Jonathan Bliss

Born: October 1, 1742 in Massachusetts, United States
Died: October 1, 1822
Occupation: Jurist


Source Citation: Dictionary of American Biography and Genealogy of the Bliss Family in America.

Jonathan Bliss (Oct. 1, 1742 - Oct. 1, 1822), jurist, was born in Springfield, Mass. Descended from Thomas Bliss of England, he was the son of Capt. Luke and Mercy (Ely) Bliss. His parents were well-to-do, and he received a good education, entering Harvard College where he graduated in 1763. He then read law in the office of Lieutenant-Governor Hutchinson, where he was a fellow student of Sampson Salter Blowers [q.v.], and on his admission to the provincial bar, commenced practice in Boston. He acquired a good connection and quickly came to the front. In 1768 he was elected to the General Court of Massachusetts from Springfield, and was one of the minority of seventeen who were in favor of acceding to a demand of the home Government that a certain obnoxious vote should be rescinded--hence the reproachful term "rescinder." He was a consistent supporter of the British Government throughout the pre-revolutionary troubles. At the outbreak of hostilities in April 1775, he accompanied Earl Percy on his march to Concord following the skirmish at Lexington. Later in the same year he removed to England and resided there for nine years, joining the New England Club of Loyalists in London. His name appeared in the Massachusetts Proscription Act, 1778, as an enemy of the State, and as such he was forbidden to return thither. In 1785 he was appointed by the Crown attorney-general of the newly formed province of New Brunswick, and leaving England, took up his residence at St. John, N. B., where he practiced for twenty-four years. The year of his arrival he was elected member for St. John in the House of Assembly, and was intimately associated with all the legislation of New Brunswick's formative period. His legal ability gave him a leading position at the bar, and he appeared as counsel in most of the important causes of his time. He was retained in 1790 by Benedict Arnold in the suit for slander which the latter brought against Manson Hart. In a test case on the subject of slavery heard in 1800 before the full bench, he appeared for the master. His speech "was divided into thirty-two heads" (J. W. Lawrence, post), despite which the court was divided in opinion. In 1809 he was appointed chief justice of New Brunswick and retained this position till his death at Fredericton, N. B. He married a daughter of Hon. John Worthington of Springfield, Mass. As a lawyer he ranked high in the estimation of his contemporaries, and in his public career he consistently adhered to the principles of loyalty to the Crown which he had imbibed in his youth. As attorney-general and chief justice he enjoyed the unreserved confidence and respect of the people of New Brunswick.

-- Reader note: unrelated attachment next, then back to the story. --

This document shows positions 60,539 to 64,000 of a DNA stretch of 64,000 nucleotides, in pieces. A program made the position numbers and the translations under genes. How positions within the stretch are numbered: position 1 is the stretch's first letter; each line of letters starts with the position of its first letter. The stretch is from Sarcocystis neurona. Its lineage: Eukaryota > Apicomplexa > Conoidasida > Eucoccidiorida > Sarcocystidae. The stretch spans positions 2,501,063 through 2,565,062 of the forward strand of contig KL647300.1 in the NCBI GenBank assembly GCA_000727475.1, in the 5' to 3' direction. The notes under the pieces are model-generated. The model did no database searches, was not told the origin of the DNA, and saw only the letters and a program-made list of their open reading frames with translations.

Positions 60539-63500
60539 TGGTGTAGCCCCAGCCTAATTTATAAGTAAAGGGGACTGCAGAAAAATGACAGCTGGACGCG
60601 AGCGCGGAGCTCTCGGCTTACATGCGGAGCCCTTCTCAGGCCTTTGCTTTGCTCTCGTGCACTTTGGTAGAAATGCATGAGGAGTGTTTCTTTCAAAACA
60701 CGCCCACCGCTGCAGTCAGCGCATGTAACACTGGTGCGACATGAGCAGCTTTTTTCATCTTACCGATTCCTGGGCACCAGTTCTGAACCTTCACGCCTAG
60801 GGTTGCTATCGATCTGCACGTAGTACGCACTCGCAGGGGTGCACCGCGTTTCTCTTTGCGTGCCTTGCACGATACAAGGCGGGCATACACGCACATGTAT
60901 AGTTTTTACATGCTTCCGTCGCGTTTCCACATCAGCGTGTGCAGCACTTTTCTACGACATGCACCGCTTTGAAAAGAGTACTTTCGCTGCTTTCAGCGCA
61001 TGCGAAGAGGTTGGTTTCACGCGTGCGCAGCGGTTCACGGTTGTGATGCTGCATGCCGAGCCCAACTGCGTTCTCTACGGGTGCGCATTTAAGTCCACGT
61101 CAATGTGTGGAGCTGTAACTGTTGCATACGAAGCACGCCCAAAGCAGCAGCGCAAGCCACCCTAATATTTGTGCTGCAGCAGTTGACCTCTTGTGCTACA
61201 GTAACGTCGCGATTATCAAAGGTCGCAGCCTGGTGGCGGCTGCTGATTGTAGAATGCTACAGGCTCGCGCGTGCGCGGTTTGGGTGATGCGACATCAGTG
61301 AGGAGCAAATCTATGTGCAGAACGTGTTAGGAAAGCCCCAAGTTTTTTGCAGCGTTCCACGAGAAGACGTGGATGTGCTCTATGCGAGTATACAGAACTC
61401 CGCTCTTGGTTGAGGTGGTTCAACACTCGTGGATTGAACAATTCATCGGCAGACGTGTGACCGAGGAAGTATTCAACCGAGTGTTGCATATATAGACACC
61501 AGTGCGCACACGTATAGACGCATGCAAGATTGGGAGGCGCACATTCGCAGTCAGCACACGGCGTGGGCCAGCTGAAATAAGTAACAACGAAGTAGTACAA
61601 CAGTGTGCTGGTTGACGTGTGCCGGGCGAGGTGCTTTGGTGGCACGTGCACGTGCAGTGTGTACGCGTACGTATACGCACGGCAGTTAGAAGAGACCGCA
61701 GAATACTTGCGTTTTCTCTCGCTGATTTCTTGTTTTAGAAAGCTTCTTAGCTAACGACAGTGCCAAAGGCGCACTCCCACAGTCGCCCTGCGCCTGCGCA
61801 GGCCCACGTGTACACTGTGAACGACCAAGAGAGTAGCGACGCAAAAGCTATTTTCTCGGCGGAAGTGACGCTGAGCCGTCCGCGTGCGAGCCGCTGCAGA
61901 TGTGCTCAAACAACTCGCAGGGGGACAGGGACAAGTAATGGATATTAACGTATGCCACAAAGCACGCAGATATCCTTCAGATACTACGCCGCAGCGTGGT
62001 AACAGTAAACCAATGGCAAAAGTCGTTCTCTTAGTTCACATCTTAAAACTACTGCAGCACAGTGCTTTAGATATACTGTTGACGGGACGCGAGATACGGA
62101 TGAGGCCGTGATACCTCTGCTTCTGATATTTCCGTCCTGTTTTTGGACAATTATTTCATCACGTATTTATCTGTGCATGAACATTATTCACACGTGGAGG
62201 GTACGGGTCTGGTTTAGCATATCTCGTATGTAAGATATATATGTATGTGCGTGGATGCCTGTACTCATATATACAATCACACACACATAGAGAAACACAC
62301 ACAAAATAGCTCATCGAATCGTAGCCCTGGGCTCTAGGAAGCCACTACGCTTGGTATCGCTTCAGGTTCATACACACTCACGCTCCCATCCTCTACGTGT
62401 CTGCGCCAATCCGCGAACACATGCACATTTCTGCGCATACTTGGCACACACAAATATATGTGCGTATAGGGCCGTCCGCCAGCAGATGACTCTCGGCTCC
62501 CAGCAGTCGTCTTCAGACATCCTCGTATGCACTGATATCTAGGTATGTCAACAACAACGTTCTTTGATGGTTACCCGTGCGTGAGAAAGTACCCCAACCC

#00001 Thomas Bliss and Margaret Hulins of England and Springfield, MA
#00008 Lawrence Bliss and Lydia Wright of Springfield, MA
#00043 Pelatiah Bliss and Elizabeth Hitchcock of Springfield, MA
#00110 Capt. Luke Bliss and Mercy Ely of Springfield, MA
#00274 Hon. Jonathan Bliss and Mary Worthington of Springfield and New Brunswick, Canada (4 children)